Farmers Put Own Work on Hold To Finish Harvest for Neighbor After He Suffered Heart Attack


Farmers are survivors because they have to be. Bad weather, drought and personal injury can all cripple a harvest, and many farmers live year-to-year as they break their backs working to provide enough food for the rest of us.

Lane Unhjem, a farmer of canola and durum wheat near Crosby, North Dakota, experienced a near miss recently when dealing with an emergency on his farm.

Unhjem was working on putting up his harvest recently when his combine caught on fire. He was working to put it out when he started to experience a heart attack.

Thankfully, he had the good sense to determine that something beyond stress from fighting the blaze was plaguing him, and he was rushed to the hospital.

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But while his condition stabilized as he began his recovery in the hospital, his crops sat ready to be harvested with no farmer to harvest them.

Realizing that their fellow farmer was in need, local farmers banded together to put up Unhjem’s work. One of those farmers, Don Anderson, shared a post on Facebook to explain just what those kindhearted farmers did.

“Approximately 40 to 50 farmers, driving combines, pulling grain carts, driving semis and various other harvest related items, converged on the Unhjem farmstead and they will take care of harvest for Lane and his family today,” Anderson shared on Saturday. “I believe there was about a dozen combines involved.”

According to KFYR-TV, in all there were about 60 farmers, 11 combines, six grain carts and 15 semis in attendance — and they got the work done, harvesting 1,000 acres in just seven hours.

Jenna Binde, a family friend, said that the word got out and spread like wildfire and it wasn’t long before farmers and equipment owners were offering up their time.

“I talked to a couple of farmers, got their equipment, and then other people just started calling and we had equipment offered from all over the place in the county, and their workers to go with it,” Binde explained.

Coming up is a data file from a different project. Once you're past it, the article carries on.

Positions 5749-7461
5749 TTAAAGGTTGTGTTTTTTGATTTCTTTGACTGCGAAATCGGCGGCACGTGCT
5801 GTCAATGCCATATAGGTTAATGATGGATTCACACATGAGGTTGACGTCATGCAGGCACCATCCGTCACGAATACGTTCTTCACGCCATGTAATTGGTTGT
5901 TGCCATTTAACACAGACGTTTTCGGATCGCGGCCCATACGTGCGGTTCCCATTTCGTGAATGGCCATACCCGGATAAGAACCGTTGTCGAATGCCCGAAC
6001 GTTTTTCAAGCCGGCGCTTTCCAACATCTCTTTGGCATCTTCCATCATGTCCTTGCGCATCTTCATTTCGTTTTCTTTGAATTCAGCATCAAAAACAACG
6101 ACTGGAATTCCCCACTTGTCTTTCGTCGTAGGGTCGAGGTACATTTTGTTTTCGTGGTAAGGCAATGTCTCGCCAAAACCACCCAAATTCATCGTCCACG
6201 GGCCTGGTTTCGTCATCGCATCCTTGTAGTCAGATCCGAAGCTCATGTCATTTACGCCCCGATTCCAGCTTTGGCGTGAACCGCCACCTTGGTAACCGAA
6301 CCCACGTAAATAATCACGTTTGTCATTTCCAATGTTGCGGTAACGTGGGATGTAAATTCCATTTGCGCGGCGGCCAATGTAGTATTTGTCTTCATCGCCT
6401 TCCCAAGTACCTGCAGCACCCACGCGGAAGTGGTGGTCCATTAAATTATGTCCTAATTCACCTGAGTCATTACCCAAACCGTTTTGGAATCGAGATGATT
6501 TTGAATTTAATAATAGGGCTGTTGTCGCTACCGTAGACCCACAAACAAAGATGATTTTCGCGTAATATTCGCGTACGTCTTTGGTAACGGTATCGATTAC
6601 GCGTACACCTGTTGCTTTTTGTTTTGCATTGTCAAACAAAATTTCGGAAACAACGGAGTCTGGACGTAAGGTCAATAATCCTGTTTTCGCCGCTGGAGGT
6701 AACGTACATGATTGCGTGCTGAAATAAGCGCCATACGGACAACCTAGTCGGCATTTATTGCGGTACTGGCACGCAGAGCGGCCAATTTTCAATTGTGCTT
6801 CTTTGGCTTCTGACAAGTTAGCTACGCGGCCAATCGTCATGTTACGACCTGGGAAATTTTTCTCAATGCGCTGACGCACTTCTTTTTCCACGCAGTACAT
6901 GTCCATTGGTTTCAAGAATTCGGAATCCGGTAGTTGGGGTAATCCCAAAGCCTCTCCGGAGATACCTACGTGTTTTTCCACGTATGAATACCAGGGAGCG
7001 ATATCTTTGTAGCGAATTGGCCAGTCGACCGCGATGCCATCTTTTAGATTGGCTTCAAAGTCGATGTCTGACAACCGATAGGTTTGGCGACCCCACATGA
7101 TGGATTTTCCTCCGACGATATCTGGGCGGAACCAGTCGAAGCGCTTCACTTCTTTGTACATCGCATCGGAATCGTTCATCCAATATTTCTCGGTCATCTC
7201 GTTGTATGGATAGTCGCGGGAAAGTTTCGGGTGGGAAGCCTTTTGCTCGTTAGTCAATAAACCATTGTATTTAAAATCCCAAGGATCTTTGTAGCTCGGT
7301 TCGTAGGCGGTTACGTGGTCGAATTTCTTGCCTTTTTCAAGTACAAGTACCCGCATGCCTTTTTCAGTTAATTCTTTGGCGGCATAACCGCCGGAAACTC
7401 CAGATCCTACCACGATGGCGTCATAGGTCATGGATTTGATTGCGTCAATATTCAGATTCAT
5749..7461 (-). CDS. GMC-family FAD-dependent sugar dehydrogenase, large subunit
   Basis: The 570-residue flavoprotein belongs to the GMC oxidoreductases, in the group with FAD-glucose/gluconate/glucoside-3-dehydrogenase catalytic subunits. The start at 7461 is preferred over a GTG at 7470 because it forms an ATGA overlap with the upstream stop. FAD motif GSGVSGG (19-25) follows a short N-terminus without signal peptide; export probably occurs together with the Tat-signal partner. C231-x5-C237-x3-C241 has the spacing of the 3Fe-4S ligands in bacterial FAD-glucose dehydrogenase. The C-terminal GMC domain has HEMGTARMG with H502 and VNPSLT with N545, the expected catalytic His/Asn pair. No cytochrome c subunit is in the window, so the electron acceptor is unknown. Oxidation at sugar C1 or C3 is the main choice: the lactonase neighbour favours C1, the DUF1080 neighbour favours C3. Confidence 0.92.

“Everybody knows the Unhjems, and they’re good people and good in the community, and just kind of the farming way of life too. You help your neighbor out when they need it, and don’t expect anything in return.”

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Now Unhjem can rest knowing that his season’s work is safe and sound, and he can focus on getting better for the next round.

“The Unhjems have a beautiful crop that will be safe in the bins today, and more importantly they have the comfort of knowing that they have a community of friends that are helping, praying and doing whatever they can to help them get through this tough time,” Anderson added.

“What a great sense of pride we can all have knowing that when we face something like this, we’re not alone.”

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Amanda holds an MA in Rhetoric and TESOL from Cal Poly Pomona. After teaching composition and logic for several years, she's strayed into writing full-time and especially enjoys animal-related topics.
As of January 2019, Amanda has written over 1,000 stories for The Western Journal but doesn't really know how. Graduating from California State Polytechnic University with a MA in Rhetoric/Composition and TESOL, she wrote her thesis about metacognitive development and the skill transfer between reading and writing in freshman students.
She has a slew of interests that keep her busy, including trying out new recipes, enjoying nature, discussing ridiculous topics, reading, drawing, people watching, developing curriculum, and writing bios. Sometimes she has red hair, sometimes she has brown hair, sometimes she's had teal hair.
With a book on productive communication strategies in the works, Amanda is also writing and illustrating some children's books with her husband, Edward.
Austin, Texas
Languages Spoken
English und ein bißchen Deutsch
Topics of Expertise
Faith, Animals, Cooking